I bought into all of this because I was hungry for more of the universe I loved, and I wanted answers. I wanted to learn more about Dooku’s fall from grace and the rise of the Sith. I wanted to understand the corruption in the Senate beyond a cursory few scenes across three movies; I wanted to feel the cameraderie between Obi-Wan and Anakin, and understand how the Jedi could have been so blind to Palpatine’s machinations.
That’s when I discovered The Clone Wars. The animated film and the subsequent five-season series gives answers to all of these questions, and more. It gives all of the depth and nuance that we deserved in the prequel era, by allowing characters like Anakin, Padme, and Obi-Wan explore complex storylines about government policy, the place of the Jedi in the war and in the universe, and their relationships with each other. It also introduces a slew of truly awesome new characters on both sides of the battle, like assassin-Sith-nightsister Asajj Ventress.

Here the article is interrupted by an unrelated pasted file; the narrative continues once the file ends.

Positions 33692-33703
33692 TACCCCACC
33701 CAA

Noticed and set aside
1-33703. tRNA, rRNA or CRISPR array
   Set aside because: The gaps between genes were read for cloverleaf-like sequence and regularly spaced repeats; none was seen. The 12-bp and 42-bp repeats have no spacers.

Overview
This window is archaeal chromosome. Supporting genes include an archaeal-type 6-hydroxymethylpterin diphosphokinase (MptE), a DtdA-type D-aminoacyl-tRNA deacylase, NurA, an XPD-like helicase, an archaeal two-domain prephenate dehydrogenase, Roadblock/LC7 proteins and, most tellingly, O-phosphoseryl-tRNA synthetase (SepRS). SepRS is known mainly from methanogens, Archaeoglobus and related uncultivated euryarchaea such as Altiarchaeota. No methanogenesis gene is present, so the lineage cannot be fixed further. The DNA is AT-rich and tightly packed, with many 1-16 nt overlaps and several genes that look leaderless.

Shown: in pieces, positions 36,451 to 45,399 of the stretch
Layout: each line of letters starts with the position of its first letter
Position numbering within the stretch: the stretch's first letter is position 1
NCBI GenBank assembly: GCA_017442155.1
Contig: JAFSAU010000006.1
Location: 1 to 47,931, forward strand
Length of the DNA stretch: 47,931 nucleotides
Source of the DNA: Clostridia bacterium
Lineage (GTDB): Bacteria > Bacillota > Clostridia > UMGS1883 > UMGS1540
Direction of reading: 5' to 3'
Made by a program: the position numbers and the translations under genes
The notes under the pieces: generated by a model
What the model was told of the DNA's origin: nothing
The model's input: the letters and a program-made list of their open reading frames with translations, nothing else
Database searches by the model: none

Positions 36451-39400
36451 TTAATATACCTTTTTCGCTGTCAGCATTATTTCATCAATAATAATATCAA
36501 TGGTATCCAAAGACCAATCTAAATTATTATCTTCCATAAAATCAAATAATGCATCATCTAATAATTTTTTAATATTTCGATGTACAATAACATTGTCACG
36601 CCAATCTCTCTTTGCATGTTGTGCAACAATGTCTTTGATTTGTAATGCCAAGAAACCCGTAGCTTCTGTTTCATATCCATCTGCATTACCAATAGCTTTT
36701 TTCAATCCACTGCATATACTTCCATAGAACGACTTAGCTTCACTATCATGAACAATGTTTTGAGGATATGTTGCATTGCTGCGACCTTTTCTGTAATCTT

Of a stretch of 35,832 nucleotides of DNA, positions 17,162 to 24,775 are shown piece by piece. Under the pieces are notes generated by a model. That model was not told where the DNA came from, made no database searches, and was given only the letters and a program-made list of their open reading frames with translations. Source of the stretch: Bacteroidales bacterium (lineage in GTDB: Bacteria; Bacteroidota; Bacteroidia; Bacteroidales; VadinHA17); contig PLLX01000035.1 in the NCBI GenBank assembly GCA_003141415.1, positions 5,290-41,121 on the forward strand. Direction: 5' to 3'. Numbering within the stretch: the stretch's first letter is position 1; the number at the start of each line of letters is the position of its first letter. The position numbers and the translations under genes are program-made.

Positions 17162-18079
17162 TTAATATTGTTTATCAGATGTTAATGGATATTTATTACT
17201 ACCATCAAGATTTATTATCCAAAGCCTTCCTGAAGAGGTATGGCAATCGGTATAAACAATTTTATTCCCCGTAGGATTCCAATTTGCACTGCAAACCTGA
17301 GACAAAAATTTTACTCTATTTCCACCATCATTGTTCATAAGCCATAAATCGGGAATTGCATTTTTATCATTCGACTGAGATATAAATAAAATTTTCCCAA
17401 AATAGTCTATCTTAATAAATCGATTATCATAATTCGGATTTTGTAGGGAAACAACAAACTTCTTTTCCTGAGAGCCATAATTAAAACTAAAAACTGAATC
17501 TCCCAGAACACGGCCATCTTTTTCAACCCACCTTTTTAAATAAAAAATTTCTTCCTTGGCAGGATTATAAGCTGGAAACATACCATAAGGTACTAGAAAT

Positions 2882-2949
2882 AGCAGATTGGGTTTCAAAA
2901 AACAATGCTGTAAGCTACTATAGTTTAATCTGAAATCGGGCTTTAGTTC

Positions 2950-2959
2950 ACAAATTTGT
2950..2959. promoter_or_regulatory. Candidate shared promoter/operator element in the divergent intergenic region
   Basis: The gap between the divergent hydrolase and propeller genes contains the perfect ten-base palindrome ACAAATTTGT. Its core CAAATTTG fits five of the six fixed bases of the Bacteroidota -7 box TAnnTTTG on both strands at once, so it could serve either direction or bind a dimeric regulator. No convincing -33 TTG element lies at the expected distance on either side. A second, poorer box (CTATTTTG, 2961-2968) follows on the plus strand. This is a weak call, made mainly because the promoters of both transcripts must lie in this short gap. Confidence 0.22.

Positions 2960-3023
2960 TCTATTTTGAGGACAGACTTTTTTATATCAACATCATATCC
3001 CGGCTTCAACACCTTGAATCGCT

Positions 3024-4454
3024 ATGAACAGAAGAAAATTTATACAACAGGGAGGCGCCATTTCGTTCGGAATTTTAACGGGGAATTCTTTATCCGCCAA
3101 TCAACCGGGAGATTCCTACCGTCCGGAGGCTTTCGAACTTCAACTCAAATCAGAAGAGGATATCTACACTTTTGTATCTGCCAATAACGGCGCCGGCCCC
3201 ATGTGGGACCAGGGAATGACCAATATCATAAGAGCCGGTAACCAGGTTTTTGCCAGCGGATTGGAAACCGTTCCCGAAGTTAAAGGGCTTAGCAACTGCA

The Clone Wars also gave the world Ahsoka Tano—a heroine I didn’t realize I needed until I met her in the animated film and series. I had always yearned for a female Jedi protagonist on screen (the few glimpses we got of Aayla Secura and Luminara Unduli in Episodes I-III weren’t enough). In The Clone Wars, I finally got the lightsaber-weilding female characters I so desperately wanted. Beyond the fact that she’s a badass with two sabers, Ahsoka is, argubly, the focal character of the entire series. Anakin Skywalker is given a padawan even though he’s not a fully-inducted Jedi in the hopes that she will teach him patience, leadership, and control. Ahsoka is brash, emotional, and takes all the risks that her master does—she pushes boundaries and asks questions instead of blindly accepting the orders of the Jedi council.